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Reflections on Biodynamic Gardening

Maggie Lee garden

Terra Simpatico — Biodynamic Compost

by Maggie Lee

Originally published in the Summer 2009 issue of Biodynamics. Maggie Lee is proprietor of Terra Flora, a garden design-build landscape firm in Santa Fe, New Mexico. Whatever the style in romancing the regional, our essential aim is creating a visual cohesiveness — a setting at ease with its surroundings. By thoughtful design, thorough cultivation, and a resilient plant palette, we marry inspiration with sustainability. For more information and additional published articles, visit the Terra Flora website.

Photos courtesy of Maggie Lee


Through the art of gardening, we can experience our relationship with the soil in a way that is both intimate and local, while as an activity that is practiced worldwide, connecting and deepening our rapport with our earth Gaia.

Plants are utterly open to and formed by the influences from the depths of the earth to the heights of the heavens. Permeated by celestial rhythms, while responding to light and warmth, water and earth/soil, the plant grows (Biodynamic Farming and Gardening Association Resource Catalog).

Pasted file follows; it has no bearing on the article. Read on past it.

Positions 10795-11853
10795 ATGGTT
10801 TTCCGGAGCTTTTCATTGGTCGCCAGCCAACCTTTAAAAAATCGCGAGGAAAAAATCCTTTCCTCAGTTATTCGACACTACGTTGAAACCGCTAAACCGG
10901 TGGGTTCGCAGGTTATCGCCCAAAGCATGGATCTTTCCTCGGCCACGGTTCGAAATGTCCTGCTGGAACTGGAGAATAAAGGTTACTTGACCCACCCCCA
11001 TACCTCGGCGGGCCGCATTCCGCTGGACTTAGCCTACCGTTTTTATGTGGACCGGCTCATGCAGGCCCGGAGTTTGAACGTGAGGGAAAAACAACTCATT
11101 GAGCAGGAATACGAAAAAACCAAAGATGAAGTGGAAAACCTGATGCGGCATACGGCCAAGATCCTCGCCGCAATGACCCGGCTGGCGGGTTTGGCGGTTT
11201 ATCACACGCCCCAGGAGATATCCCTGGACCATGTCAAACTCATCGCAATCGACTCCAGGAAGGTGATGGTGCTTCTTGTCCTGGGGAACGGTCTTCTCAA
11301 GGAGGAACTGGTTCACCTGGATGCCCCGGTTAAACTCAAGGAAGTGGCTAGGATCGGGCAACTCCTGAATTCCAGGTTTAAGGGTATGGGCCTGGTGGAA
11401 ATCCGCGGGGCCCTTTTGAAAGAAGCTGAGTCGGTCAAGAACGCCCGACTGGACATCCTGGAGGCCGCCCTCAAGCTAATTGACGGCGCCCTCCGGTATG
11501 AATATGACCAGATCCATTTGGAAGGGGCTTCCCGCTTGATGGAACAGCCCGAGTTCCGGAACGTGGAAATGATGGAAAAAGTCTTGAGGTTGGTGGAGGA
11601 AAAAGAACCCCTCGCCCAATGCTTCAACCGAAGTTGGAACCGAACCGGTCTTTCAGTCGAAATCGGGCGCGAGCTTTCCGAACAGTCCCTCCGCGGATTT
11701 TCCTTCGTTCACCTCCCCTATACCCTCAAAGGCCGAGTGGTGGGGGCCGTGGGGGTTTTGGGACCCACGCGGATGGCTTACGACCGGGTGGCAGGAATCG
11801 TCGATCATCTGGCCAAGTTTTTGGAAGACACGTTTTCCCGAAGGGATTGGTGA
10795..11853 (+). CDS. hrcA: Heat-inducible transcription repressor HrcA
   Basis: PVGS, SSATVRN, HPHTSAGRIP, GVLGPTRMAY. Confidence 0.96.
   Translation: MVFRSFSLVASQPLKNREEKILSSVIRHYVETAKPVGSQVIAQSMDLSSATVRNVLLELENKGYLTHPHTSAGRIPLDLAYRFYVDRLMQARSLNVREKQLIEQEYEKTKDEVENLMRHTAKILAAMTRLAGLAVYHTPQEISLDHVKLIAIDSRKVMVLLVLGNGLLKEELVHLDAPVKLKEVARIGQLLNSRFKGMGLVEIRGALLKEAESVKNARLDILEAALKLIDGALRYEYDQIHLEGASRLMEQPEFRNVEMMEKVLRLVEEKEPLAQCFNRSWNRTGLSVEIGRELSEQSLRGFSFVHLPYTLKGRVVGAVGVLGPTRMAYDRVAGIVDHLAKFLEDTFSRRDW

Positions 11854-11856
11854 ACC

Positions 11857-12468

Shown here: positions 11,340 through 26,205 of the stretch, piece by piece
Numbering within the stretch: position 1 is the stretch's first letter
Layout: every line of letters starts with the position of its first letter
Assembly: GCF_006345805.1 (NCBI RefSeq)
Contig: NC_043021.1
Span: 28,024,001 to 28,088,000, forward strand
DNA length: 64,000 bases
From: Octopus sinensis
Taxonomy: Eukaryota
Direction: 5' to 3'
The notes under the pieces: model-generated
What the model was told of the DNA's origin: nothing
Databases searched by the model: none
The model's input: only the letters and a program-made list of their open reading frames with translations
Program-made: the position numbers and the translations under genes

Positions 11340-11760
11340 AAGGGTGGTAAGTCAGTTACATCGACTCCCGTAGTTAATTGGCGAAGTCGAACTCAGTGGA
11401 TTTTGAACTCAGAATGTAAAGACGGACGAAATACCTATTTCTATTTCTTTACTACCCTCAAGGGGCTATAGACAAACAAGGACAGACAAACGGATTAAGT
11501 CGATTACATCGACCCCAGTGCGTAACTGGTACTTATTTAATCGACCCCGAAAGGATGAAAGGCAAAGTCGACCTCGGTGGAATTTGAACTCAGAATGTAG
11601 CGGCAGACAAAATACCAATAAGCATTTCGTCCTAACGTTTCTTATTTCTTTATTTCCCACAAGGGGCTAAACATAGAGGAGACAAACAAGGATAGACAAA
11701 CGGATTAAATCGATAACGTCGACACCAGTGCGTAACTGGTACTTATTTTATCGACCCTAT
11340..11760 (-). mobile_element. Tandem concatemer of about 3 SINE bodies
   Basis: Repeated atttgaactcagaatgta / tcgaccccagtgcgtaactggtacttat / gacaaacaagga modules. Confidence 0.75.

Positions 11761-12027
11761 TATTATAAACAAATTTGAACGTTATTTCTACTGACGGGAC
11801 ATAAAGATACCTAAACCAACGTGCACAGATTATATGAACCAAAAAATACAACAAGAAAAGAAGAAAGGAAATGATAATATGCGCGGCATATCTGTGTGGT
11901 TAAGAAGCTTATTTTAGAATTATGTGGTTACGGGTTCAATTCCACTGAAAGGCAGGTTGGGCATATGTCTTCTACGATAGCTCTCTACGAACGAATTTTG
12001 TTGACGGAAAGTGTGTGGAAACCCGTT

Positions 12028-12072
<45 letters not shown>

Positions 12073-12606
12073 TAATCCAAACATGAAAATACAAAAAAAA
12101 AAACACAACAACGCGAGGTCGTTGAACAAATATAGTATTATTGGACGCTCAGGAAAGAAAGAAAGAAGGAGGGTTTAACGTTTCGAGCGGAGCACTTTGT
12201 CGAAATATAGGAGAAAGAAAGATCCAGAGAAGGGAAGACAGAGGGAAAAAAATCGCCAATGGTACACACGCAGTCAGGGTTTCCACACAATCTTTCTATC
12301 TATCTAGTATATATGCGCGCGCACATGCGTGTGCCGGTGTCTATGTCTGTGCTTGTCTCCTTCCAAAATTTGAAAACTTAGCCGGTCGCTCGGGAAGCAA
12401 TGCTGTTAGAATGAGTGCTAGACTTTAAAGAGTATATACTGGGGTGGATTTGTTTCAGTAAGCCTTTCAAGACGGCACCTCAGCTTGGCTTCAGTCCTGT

Gardening in Santa Fe since 1981, I have come to know her soils rather well. Over the years, we have responded in a thoughtful manner, which has proven to be mutually beneficial. Given the changing weather patterns of our planet, inclusive of the Southwest, harvesting and organizing water, land contouring, cultivating and restoring the soil, while balancing its alkalinity, are all essential to ensure renewing, sustained vitality and beautiful, healthy results. It is also wise to group plants compatible in cultural and moisture needs. An appropriate layer of mulch buffers temperature extremes and retains moisture and soil coolness.